Special Joni and Friends conference April 6-7
Nationwide, “90 percent of the families who have special needs individuals in their home do not go to church on Sundays. …. They have given up because they have been to places where they said, ‘we don’t have anybody to help you,’” said Steve Peek, FBC Minister of Legacy Builders who founded the program.
“The sad thing is, there are many churches where if you show up with a special needs child, they will say ‘I’m sorry, we don’t have a place for them,’” he added.
Looking back, “We started our ministries with three children,” Peek said. “Those three were no longer fitting in with the youth ministry … when they moved from children’s to youth ministry, they were being left behind.
“And so their parents came and said, ‘we need a place for our children to feel loved and accepted and have an opportunity to grow and use their gifts,” he added.
“So we started the special needs ministry.”
However, “Most of our kids tend to be very high-functioning,” Peek said.
Now serving “more than 60 families” according to Diane Knudsen, a ministry coordinator, the impact has been far-reaching.
“People have moved to Knox [County] and they have wanted to find a place for their young adults to be accepted and to have a ministry for them,” Peek said. “… We have people who come from Powell, we have people who come from Kingston, Tellico Village.
“We have a way in which your child is made to feel very, very loved and important,” he added.
In return, “These kids have so much to give,” he added, specifically pointing out their ability to pour out “unconditional love,” to bring smiles to the faces of the elderly at area nursing homes.
In early March, “I took close to 25 (FBC) special needs people, our Wednesday night Sonshine Class, to a nursing home in Knoxville, Arbor Terrace [in] Cedar Bluff. We sang hymns, we rang handbells and mainly just loved on the people there,” Peek said about Sonshine Ministry, the church’s youth and young adults special needs ministry also serving older adults.
Within the FBC Special Needs umbrella is Sonshine Kids Ministry for “elementary age and younger,” Peek said about the Sunday morning and Wednesday program.
Overseeing both FBC Sonshine ministries are Dr. Larry Rodgers, a pediatrician in Knox County, and his wife, Linda Rodgers — both are FBC members.
Helping Hands, a weekday program, is where young adults with at least one special need who have finished high school — but also including senior citizens — can give back to either FBC or their community through service.
“We try to find functional jobs for them to do,” said Knudsen, Sonshine Kids and Helping Hands coordinator. “… Just recently we completed 400 little Easter basket-type baggies for (Knox Area Rescue Ministries) beds downtown. … To bless the homeless.”
Knudsen’s Helping Hands Ministry, which started around 2000, currently has 24 special needs participants.
Most of them “are young adults who have completed high school and are going to other churches on Sunday,” Peek said, “but they come here to be part of our Helping Hands Ministry during the week.”
While most are “in their 20s, 30s, 40s,” Knudsen said, “our oldest one just retired. He was 68.”
How successful is Helping Hands? “We have a waiting list,” she said.
Knudsen, said the overall
FBC Special Needs Ministry serves “a mix” of FBC member families and those affiliated with other churches.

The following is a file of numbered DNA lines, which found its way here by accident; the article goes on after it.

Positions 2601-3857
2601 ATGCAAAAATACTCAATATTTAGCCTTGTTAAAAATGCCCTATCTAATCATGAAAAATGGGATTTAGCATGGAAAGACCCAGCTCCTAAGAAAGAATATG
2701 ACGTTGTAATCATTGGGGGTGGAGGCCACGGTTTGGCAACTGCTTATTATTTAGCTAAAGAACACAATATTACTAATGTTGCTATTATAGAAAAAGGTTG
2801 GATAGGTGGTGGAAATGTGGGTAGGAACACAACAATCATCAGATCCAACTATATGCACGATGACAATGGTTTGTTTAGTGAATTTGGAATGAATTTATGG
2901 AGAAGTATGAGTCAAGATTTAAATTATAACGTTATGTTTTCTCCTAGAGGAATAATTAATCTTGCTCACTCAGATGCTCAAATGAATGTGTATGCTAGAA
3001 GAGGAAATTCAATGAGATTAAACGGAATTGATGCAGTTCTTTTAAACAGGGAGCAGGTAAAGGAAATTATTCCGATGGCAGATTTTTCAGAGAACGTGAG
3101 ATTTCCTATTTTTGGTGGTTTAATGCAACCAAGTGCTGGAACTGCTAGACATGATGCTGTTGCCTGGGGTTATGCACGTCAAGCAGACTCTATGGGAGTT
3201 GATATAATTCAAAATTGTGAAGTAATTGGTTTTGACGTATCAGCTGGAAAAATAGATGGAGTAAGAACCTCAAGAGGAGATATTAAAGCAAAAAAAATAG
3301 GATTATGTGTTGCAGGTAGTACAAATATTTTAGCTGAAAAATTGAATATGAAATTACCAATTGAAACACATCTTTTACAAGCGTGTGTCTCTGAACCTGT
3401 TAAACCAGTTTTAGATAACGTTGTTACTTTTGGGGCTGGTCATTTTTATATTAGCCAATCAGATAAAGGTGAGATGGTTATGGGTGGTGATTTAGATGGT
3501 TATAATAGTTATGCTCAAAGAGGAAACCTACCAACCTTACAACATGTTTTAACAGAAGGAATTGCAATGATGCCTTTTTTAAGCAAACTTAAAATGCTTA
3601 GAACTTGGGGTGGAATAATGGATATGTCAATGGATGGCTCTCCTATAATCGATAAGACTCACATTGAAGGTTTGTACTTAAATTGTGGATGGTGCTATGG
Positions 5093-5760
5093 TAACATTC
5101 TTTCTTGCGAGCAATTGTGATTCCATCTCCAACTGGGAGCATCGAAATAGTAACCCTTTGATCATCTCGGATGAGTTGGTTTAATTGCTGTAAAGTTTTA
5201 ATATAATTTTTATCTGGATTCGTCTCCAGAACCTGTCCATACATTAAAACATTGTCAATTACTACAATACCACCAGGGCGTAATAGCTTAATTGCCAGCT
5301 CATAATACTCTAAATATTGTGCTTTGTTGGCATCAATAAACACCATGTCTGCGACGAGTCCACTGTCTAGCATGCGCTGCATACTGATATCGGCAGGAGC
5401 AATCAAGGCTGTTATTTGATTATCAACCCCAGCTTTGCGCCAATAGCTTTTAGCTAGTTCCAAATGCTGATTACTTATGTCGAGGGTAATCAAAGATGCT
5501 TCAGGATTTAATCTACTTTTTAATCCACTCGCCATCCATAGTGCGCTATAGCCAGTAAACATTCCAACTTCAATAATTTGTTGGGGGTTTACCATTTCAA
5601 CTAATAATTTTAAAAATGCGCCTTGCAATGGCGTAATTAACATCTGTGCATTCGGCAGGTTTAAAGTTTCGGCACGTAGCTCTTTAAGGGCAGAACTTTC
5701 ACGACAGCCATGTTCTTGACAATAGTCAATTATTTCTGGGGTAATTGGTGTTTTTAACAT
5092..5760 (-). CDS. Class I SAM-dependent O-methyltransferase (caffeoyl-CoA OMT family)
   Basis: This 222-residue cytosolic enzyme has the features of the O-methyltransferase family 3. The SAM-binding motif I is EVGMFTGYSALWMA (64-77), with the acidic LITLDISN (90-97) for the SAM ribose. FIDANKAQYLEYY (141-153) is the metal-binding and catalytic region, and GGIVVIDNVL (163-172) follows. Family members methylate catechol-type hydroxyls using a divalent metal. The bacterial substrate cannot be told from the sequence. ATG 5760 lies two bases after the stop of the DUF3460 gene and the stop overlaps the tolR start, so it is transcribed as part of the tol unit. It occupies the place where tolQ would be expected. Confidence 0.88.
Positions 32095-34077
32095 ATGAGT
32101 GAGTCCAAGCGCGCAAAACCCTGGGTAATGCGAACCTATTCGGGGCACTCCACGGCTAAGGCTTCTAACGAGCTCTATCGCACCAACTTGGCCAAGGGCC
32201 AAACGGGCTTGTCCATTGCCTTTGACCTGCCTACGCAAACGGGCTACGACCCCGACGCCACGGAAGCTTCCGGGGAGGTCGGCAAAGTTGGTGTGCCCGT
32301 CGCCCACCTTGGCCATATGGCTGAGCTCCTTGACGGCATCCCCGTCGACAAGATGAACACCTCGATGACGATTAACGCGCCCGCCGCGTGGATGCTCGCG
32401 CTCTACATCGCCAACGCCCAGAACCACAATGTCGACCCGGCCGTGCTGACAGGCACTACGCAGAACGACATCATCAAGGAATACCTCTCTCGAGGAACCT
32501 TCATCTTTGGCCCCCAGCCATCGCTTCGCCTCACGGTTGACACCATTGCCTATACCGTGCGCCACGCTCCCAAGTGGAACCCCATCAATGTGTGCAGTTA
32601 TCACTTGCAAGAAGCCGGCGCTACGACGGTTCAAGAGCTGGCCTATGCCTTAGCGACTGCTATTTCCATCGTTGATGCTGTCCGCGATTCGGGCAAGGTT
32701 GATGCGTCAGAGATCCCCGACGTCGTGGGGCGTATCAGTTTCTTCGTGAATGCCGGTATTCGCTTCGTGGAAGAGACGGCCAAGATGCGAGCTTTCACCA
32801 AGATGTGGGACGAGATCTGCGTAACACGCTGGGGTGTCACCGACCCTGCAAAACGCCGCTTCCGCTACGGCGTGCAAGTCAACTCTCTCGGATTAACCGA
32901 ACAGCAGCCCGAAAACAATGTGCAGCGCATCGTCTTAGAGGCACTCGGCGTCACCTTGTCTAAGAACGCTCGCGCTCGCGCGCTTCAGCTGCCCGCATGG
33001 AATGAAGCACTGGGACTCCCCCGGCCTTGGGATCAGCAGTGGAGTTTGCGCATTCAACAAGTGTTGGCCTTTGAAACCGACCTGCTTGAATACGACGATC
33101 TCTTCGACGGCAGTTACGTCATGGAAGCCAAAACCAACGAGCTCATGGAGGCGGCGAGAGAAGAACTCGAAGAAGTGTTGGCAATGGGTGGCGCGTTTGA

“A majority have chosen to become part of our family here” even though many don’t worship at FBC, Peek said.
Much of the church’s “A-frame” wing is dedicated to its Special Needs Ministry.
The ministry, which also works closely with Concord Christian School beginning with its fourth-graders, also features “trips to Dollywood, parties, birthday celebrations” among many activities outside of the FBC, Peek said.
“Wherever they go, they make a positive impact on people,” he added..
FBC special needs students also get to enjoy a yearly summer camp, Joni and Friends Camp, in Dayton (Rhea County north of Chattanooga). “The thing with we love about Joni and Friends Camp, is we watch our students do things they’ve always been told they can’t do,” Peek said. “Like shoot a gun, ride a horse, use the waterslide.”
FBC Special Needs Ministry is affiliated with Joni and Friends international non-profit disability ministry. “We are blessed because we have one of the 10 offices where they put people around the United States,” Peek said.
FBC Special Needs Ministry, in conjunction with Joni and Friends, will host Joy: A Disability Conference, Friday and Saturday, April 6-7, at FBC.
The event “is a two-day conference to help equip churches to become irresistible to people affected by disability,” a Joni and Friends/FBC press release stated. “This conference will help families and caretakers of those with disabilities become more connected and educated.”
The conference is broken into three main categories of focus: beginning special needs ministries, established special needs ministries and caretakers.
“We have a couple of people coming from Georgia, and from Florida,” Knudsen said. Peek and Knudsen both will lead seminars.
For all of his willingness to grow this FBC ministry if necessary, Peek said, “Our goal is to help somebody else start a program.”
Emily Colson, award-winning author and popular national speaker, is keynote speaker.
Other speakers include the Rev. Dr. Bobby McCoy and Christopher Duffy, “a 15-year-old musician and gifted speaker who happens to be blind and living with autism,” a Joni and Friends media release stated.
“We’re going to make this available at no charge to our parents (of FBC Special Needs program participants),” Peek said.
For more information about the conference, contact Peekat
865-672-1432, e-mail email@example.com/ or visit www.fbconcord.org.